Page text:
Advocacy for use of the modified Iowa Level of Assistance Scale for clinical use in patients after hip replacement: an observational study

J. Elings*, S. Zoethout, P. M. ten Klooster, G. van der Sluis, S. M. van Gaalen, N. L. U. van Meeteren, T. J. Hoogeboom

*Corresponding author for this work

Research output: Contribution to journalArticleAcademicpeer-review


Objectives To test the internal consistency and item difficulty of the modified Iowa Level of Assistance Scale (mILAS).

Design Retrospective observational study.

Setting Two orthopaedic wards of two general hospitals.

Participants Following elective primary unilateral total hip replacement surgery, all participants performed mILAS activities that were scored daily to assess their recovery of activities during hospitalisation.

Main outcome measures The internal consistency and the level of assistance needed by the patient (item difficulty) of the mILAS were calculated using data from Deventer Hospital, Deventer, the Netherlands (n= 255). A cross-validation was performed using data from Nij Smellinghe Hospital, Drachten, the Netherlands (n= 224).

Results The internal consistency of the mILAS was acceptable on all three postoperative days (alpha = 0.84 to 0.97). Cronbach's alpha and Rasch analysis revealed a misfit of stair climbing with the other items of the mILAS. The item difficulty of the mILAS items changed over the first two postoperative days. During the first three postoperative days, the sit to supine transfer was generally the most difficult item to achieve, and the sit to stand transfer was the least difficult item to achieve as rated by physiotherapists. The cross-validation analysis revealed similar results.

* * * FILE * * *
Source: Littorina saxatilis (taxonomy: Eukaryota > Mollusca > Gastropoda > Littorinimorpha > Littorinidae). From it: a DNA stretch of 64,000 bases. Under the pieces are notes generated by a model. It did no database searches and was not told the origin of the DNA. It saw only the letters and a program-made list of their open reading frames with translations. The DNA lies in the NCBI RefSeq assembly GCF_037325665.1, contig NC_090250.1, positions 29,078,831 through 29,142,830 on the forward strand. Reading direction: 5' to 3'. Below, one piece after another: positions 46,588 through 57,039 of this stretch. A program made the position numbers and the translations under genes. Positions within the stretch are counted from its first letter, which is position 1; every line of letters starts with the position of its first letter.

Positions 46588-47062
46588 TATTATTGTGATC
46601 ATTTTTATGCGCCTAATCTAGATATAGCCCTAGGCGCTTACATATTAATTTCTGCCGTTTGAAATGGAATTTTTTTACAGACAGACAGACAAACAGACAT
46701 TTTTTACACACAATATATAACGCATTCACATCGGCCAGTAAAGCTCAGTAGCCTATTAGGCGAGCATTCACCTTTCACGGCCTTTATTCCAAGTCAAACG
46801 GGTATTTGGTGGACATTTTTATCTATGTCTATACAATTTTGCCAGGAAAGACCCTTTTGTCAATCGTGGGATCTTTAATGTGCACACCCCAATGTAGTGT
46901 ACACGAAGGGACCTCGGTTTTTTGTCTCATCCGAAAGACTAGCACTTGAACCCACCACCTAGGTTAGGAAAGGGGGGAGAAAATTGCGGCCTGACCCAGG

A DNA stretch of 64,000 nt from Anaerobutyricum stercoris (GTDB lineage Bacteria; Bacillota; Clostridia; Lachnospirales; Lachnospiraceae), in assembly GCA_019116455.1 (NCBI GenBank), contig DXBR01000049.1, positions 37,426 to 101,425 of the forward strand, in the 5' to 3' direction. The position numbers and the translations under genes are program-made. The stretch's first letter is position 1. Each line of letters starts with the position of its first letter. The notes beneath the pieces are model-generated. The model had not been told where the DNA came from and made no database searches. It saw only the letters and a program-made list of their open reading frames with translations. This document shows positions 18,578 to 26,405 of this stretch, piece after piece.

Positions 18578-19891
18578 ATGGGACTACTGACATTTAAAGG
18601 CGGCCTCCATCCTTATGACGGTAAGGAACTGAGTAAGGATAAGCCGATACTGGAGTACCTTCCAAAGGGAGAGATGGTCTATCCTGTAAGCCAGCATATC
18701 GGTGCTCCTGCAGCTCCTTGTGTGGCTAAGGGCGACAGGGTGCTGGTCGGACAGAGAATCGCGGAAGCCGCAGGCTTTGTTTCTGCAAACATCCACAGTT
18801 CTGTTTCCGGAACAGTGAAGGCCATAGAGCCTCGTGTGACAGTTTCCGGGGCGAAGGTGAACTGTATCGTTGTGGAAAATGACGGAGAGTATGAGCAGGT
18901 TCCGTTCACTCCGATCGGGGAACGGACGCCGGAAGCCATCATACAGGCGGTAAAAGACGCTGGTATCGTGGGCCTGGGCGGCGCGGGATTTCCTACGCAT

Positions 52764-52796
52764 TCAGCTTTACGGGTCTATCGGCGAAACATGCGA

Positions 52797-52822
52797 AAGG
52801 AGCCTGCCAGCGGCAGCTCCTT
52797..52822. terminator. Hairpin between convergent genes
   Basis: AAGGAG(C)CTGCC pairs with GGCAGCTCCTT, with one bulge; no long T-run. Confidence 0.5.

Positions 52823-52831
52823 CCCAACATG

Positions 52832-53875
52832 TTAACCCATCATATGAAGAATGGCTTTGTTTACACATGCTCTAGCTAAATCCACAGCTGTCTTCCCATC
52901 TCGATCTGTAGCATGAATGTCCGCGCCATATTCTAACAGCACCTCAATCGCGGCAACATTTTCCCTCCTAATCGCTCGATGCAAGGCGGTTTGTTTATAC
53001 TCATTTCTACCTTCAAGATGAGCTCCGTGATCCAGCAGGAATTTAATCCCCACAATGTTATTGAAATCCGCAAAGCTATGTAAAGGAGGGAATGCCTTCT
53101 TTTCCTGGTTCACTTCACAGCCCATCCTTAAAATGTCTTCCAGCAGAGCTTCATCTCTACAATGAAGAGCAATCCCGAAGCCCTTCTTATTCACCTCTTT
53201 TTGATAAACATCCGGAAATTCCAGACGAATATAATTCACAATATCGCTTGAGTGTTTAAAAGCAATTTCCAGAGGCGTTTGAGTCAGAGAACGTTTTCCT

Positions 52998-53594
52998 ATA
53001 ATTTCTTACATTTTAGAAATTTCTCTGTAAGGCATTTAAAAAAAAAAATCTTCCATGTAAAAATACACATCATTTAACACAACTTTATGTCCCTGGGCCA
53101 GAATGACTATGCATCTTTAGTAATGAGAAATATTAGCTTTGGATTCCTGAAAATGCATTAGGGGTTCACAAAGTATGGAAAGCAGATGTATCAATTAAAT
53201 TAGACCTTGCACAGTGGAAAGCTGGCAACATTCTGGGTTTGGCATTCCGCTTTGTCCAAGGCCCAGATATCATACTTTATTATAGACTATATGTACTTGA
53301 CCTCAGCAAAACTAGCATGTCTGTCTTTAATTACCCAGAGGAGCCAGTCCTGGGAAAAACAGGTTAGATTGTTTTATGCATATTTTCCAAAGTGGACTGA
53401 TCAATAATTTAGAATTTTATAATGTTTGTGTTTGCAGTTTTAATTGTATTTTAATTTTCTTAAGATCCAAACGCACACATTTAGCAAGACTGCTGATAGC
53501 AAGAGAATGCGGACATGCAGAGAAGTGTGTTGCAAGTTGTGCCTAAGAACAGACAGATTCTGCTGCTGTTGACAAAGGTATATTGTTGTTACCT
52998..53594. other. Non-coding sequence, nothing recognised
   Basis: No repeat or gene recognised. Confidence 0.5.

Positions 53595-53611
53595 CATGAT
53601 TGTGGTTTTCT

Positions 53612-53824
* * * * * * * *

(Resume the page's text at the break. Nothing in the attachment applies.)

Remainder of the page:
Conclusions The mILAS is a clinically sound measurement tool to assess the ability of patients to perform five functional tasks safely during hospitalisation. Stair climbing appears to be the easiest item to complete, and the sit to supine transfer is generally the most difficult after surgery. (C) 2018 Published by Elsevier Ltd on behalf of Chartered Society of Physiotherapy.

Original languageEnglish
Pages (from-to)108-113
Number of pages6
Issue number1
Publication statusPublished - Mar 2019


  • Total hip replacement
  • Inpatients
  • Activities of daily living
  • Recovery of activities
  • Clinimetrics

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